3. Wealthier, better-educated levels of society were not as affected

    by revivalism (e.g. Episcopalians, Presbyterians,

    Congregationalists and Unitarians).

    4. Poorer communities in the rural South and West were the most

    affected by religious revivalism.

    5. The slavery issue split Baptists, Methodists, and Presbyterians

    along sectional lines.

     The secession of southern churches foreshadowed the secession of southern states.

    II. Age of Reform

    A. Most reforms were driven by evangelical religion (Second Great

    Awakening).

    1. Many reformers held the old Puritan view of perfectionism (the

  • HistorySage.com APUSH Lecture Notes Page 3

    Unit 4.4: Reform

    © HistorySage.com 2014 All Rights Reserved

    belief in creating a perfect society by following God's laws).

    2. Many reformers who held traditional values were troubled by the

    modernization of society.

    3. Women were vital in the reform movements, especially in their

    quest for suffrage.

     Movements offered many middle-class women opportunities to escape the "cult of domesticity" and take part in public life.

    4. Major Issues

    a. Abolition of slavery (most important reform movement -- see

    next chapter)

    b. Temperance

    c. Women’s rights

    d. Education reform

    e. Mental institutions (sought improvements)

    f. Prison reform (sought reformatories rather than punitive

    institutions)

    g. Debtors prisons (sought to end imprisonment for debt)

    h. Wilderness utopias (sought to create ideal societies)

    Memory Aid: A Totally Wicked Elephant Made People Devour

    Worms

    B. Temperance

    1. Alcohol abuse was rampant in 19th-century America ("the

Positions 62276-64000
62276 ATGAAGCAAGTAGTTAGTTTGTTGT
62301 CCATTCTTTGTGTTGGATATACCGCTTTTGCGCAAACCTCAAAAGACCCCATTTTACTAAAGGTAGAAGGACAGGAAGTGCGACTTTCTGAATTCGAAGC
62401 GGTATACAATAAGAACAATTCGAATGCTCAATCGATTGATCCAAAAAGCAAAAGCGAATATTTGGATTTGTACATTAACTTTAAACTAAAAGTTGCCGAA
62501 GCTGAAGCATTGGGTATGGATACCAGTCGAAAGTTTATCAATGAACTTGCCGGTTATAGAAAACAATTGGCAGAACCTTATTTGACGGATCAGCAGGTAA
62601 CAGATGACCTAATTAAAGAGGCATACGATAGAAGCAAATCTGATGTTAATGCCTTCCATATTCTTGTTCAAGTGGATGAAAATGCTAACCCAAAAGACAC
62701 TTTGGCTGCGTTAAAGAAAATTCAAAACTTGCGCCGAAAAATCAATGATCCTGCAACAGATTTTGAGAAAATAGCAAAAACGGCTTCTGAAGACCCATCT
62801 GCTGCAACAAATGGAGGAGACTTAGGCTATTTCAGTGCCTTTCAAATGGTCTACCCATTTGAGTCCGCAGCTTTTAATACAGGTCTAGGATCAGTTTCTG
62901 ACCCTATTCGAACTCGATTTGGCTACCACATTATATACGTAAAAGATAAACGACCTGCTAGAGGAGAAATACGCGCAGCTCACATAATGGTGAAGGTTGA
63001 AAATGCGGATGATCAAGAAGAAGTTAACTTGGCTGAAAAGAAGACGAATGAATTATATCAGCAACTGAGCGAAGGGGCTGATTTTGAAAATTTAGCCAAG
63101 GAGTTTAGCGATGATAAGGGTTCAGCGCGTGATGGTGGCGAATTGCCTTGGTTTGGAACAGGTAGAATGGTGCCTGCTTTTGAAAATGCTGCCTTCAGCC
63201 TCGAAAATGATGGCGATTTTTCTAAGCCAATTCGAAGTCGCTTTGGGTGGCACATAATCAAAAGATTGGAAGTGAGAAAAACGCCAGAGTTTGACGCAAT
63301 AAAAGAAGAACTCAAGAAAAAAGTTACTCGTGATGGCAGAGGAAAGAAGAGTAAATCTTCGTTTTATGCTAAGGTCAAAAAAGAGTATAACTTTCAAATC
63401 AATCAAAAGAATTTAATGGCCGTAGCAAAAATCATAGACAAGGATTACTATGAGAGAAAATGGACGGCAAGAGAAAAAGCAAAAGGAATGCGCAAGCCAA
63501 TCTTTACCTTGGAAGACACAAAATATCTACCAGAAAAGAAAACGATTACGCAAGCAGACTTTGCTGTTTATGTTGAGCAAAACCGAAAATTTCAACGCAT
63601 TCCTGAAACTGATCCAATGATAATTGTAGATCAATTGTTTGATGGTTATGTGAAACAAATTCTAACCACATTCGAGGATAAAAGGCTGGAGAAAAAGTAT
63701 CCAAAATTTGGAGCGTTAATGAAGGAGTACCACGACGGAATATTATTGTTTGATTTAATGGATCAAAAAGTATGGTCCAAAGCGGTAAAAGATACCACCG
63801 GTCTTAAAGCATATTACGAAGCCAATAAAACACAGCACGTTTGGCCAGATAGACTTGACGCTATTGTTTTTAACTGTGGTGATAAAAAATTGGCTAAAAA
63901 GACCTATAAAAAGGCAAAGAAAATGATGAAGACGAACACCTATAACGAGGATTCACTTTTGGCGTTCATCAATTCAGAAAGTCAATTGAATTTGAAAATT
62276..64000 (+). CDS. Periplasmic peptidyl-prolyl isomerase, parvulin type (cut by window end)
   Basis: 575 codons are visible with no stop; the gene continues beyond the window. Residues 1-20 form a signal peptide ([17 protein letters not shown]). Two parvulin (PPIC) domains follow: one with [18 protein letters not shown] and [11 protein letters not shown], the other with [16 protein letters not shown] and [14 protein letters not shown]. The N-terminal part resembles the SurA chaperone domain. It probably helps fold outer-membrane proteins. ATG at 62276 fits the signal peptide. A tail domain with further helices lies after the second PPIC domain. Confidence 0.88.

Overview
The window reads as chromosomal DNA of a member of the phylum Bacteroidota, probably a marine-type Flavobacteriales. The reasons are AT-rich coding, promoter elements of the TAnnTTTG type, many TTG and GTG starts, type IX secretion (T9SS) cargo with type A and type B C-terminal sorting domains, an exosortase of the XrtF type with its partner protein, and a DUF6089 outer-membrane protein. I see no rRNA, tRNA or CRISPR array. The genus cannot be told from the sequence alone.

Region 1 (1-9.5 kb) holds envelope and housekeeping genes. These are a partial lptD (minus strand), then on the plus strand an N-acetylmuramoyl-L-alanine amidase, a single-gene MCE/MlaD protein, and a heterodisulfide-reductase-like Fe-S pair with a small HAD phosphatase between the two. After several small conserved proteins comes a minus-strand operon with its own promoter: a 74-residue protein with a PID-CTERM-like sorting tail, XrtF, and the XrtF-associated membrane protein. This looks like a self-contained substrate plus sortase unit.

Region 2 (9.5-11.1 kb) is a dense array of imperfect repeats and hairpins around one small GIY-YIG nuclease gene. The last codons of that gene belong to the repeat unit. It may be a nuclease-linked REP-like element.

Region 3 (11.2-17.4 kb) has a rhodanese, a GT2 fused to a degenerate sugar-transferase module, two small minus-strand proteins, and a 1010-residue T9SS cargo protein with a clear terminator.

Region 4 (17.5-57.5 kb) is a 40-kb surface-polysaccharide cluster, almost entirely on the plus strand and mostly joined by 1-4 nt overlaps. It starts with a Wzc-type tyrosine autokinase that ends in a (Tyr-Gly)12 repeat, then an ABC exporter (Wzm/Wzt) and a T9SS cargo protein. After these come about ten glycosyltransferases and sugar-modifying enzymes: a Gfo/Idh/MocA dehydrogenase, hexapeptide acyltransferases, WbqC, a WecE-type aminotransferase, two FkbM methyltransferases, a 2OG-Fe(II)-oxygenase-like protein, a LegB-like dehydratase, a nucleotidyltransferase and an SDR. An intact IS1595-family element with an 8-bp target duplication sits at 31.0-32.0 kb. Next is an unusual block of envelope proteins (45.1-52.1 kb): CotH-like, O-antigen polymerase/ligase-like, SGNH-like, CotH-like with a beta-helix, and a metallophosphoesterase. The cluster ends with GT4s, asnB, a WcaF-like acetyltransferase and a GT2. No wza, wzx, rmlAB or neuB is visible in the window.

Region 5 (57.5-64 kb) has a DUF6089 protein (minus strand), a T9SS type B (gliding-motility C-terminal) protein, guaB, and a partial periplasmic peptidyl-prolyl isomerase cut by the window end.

Alcoholic Republic")

    a. Alcoholism decreased the efficiency of labor while increasing

    injuries in the workplace.

    b. Women and children were vulnerable to physical abuse by a

    drunken husband or father.

    2. American Temperance Society (formed in Boston in 1826)

    a. Led by Lyman Beecher

    b. Within a few years about 1,000 local groups emerged.

    c. Urged drinkers to give up alcohol

    d. Organized children's clubs.

    e. T.S. Arthur’s Ten Nights in a Barroom and What I Saw There

    (1854) depicted how a stable village was adversely transformed

    by a new tavern in town.

     Second best seller of the 1850s (behind Harriet Beecher Stowe's Uncle Tom's Cabin)

    3. Two major strategies of reformers in early battles against alcohol

    a. Temperance: promoted moderate use of alcohol rather than

    abstention

    b. Prohibition: sought to make alcohol illegal

     Dow Law: Neal S. Dow "Father of Prohibition" sponsored the Maine Law of 1851 that prohibited the manufacture and

    sale of liquor.

  • HistorySage.com APUSH Lecture Notes Page 4

    Unit 4.4: Reform

    © HistorySage.com 2014 All Rights Reserved

     By 1857, 12 states had passed various prohibitory laws.

     Yet, during the 1850s, many prohibition laws were repealed or overturned.

    4. Results of the temperance movement

    a. Much less drinking among women than earlier in the century

    b. Less per capita consumption of hard liquor

     Due in large part to the changing nature of society resulting from the market revolution

     Panic of 1837 reduced the demand for alcohol

     Temperance movement eventually proved influential 5. Temperance was the least sectional of all the reform movements.

    C. Women's Rights

    1. Gender lines more sharply drawn in the 19th century due to the

    Industrial Revolution. (See “The Changing Family” below)

    a. The "market revolution" separated men and women into

    distinct economic roles.

    b. Women were viewed physically and emotionally weak but also

    as artistic and refined.

    c. "Republican Motherhood"

     Emerged during the American Revolutionary era and dominated society’s view toward women until the “market

    revolution” emerged

     Women were seen as keepers of society's conscience with a special responsibility to raise children to become productive

    citizens loyal to the republic.

    d. The